Blonde to platinum blonde to white, bleached hair color strikes a dramatic look for anyone. Dark hair transforms to beautiful white hair through the process of bleaching and toning. Salons offer this service at a higher cost than what you can do in your home with store-bought products. With a friend, you can share your transformation and enjoy a little help, or you can do it yourself for quick touch ups. Just remember to use gloves.
Decide if you can bleach your hair. If you have used a perm or relaxer, do not bleach your hair, because hair is stressed from the first process. Processing your hair again causes your hair to break or melt, leaving you with a bald or patchy head. If you have never bleached your hair, try bleaching one discreet part of your hair to test the outcome.
Choose a bleach that is specifically for hair and is safe for your scalp. There are beauty supply stores in most cities, one such retailer is Sally Beauty Supply. You may want to consult a hair stylist at a local salon as well on these products. "Beyond the Zone On/Off Scalp Radical Bleach Kit" is available on Sally Beauty Supply's online site as well as Amazon.com. Another kit that might work well for you is "N Rage Bleach and Toner Kit." "White Out" is sold at Hot Topic and comes with a toner.
Wear gloves while handling bleach and wear an old t-shirt. Bleach removes color from whatever it touches. Bleach also burns skin so prepare for some itching and burning. There are products like BioCur, which lessen scalp itching for the bleaching process. However, your scalp may still itch after using it.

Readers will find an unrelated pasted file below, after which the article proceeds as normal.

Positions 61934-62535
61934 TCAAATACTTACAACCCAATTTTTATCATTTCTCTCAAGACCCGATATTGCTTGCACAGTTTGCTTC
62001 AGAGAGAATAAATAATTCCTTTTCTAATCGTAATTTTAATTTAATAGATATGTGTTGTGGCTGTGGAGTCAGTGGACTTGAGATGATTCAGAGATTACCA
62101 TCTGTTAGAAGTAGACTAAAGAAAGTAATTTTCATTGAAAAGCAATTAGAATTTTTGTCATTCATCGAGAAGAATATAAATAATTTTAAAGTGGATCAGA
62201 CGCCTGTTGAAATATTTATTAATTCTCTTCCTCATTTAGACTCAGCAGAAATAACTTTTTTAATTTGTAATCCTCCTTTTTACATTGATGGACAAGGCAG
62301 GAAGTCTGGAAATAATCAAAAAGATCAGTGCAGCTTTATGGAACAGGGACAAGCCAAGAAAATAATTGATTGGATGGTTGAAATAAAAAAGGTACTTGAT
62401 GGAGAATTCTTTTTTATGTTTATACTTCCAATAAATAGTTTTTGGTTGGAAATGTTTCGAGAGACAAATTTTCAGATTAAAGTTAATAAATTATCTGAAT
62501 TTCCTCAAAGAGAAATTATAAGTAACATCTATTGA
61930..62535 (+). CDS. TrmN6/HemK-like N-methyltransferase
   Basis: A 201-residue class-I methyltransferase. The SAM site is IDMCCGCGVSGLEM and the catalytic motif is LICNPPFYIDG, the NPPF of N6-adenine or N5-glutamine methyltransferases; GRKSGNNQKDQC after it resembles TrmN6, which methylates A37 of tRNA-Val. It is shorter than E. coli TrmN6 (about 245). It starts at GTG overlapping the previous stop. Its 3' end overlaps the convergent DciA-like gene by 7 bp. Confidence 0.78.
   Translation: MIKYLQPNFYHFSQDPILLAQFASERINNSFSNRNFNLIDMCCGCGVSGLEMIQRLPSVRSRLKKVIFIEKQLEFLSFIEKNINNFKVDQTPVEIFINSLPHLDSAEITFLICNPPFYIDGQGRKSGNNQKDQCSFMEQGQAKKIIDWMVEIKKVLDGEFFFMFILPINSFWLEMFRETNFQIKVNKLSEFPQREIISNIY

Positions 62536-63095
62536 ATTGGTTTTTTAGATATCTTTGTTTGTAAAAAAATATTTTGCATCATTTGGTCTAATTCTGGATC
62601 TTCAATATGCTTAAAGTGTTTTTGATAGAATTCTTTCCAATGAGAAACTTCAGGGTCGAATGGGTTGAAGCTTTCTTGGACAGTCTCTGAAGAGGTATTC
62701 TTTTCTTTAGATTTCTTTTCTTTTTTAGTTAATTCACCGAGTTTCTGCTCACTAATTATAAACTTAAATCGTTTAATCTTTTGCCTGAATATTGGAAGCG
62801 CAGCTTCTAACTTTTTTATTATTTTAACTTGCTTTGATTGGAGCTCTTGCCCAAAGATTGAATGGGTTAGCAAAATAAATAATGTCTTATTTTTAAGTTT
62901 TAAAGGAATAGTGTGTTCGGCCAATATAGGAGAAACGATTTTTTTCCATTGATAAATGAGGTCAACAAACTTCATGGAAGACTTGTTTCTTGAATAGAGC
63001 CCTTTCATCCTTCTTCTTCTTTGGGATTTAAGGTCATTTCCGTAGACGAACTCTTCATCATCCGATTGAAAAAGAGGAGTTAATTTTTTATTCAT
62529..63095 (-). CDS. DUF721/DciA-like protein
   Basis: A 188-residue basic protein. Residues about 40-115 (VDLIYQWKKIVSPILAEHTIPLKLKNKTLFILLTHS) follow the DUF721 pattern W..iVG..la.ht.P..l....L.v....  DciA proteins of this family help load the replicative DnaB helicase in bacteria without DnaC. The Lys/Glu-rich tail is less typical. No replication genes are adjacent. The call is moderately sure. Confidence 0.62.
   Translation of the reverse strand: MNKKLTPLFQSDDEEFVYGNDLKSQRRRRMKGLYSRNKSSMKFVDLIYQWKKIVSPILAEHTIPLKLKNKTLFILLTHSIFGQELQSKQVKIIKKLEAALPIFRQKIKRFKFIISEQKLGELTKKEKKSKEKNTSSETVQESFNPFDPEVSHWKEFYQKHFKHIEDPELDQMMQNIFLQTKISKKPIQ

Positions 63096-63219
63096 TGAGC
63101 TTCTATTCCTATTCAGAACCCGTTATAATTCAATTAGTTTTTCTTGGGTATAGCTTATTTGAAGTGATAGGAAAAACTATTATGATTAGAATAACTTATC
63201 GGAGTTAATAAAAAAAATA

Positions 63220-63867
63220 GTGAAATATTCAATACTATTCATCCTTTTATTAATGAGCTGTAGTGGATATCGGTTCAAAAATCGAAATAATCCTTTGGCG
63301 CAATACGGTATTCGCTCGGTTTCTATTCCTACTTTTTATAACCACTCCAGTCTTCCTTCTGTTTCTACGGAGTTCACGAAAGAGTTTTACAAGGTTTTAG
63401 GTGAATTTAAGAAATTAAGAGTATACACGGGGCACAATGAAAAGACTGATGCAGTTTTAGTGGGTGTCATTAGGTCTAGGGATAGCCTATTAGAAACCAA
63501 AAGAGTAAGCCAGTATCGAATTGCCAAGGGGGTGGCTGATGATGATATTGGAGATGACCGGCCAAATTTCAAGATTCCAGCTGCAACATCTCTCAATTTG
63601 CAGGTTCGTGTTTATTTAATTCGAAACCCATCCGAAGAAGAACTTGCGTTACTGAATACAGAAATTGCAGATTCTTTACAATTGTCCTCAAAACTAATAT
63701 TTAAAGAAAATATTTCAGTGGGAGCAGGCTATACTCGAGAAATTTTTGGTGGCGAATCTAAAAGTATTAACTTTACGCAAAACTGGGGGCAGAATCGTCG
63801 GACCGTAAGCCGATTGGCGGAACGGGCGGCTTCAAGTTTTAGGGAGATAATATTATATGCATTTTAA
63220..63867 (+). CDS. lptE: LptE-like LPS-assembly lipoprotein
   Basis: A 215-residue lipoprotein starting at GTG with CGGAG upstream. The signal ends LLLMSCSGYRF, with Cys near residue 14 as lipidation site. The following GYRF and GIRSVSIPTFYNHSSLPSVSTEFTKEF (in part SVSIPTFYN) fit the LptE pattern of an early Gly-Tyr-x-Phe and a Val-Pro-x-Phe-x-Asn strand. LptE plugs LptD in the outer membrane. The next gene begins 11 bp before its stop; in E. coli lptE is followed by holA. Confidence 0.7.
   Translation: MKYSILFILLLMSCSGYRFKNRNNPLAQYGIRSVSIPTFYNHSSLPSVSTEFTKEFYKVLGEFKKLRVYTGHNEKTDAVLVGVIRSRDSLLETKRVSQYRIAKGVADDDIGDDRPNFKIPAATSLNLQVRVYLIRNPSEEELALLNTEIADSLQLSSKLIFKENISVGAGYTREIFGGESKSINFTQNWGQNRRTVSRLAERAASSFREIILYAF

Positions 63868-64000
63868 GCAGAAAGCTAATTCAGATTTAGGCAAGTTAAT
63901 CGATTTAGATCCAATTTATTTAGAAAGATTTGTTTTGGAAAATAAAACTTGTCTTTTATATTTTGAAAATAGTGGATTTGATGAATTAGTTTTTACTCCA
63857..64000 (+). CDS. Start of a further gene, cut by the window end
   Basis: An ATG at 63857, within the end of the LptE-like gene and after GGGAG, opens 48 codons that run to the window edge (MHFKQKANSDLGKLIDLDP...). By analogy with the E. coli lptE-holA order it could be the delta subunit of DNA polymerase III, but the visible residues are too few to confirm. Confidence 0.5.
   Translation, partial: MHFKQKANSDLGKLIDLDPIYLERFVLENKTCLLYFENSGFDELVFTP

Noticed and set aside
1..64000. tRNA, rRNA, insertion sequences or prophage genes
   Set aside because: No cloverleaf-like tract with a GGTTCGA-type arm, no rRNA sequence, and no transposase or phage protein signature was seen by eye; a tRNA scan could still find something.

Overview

Start applying bleach one half inch from your scalp. Part hair carefully and saturate each section until all of your hair receives bleach treatment. Do a second run through and go back and apply bleach to missed areas.
Watch your hair for the color to change. If you are dying from dark brown, wait for your hair to turn a red-orange color, then begin applying bleach to your scalp. If your hair is lighter brown to red, wait for it to turn orange or yellow, then begin applying bleach to your scalp.
Continue letting your hair lighten. Once you receive the right color of lightness, you rinse the hair in cool water and wash the bleach out. You may need to bleach your hair again to receive a lighter color of blonde. Do not leave bleach in your hair longer than 45 minutes.
Shampoo gently and rinse well, then wrap in a towel to dry.
Choose a purple toner. Purple toners change the yellow/brassiness of blonde, turning it lighter and whiter after a few developments. Some brands of purple toners are "La Riche," "L'Oreal," and "Manic Panic Virgin Snow." There are other toners that will also tint your hair. Use your own judgment on what color toner to buy for your desired bleached color.
Test a strand of your hair with the toner to see the time it will take to deliver the toned shade. Begin applying the toner in the same way as the bleach by sectioning parts of your hair and saturating the strands with the toner. Good toners only require 10 minutes to work, but yours may require up to two hours.
Rinse your hair in cold water and distilled white vinegar. This process locks in the toner longer for your hair.
Condition your hair many times. You may want to buy a salon brand restoration mask. You can buy these in department stores but they may not work as well as salon brands. You need to repair the damage to your hair and replenish the natural oils by conditioning and moisturizing.
Purple toners work the best for the lightest blonde colors. However, there are many choices of toners. Familiarize yourself with brands while at the beauty supply store and choose the color best for your desired blonde color.
Do not leave bleach in longer than 45 minutes. Hair toner takes up to a few hours to work depending on the type of toner used.
Karen Adams has been writing professionally since 2003. At the University of Florida, she worked on the school's newspaper while earning her Bachelor of Arts in English. She contributes to many different publications regularly. Currently she lives and works in Florida and is a member of Florida University's Fiction Collective and "Tea Magazine."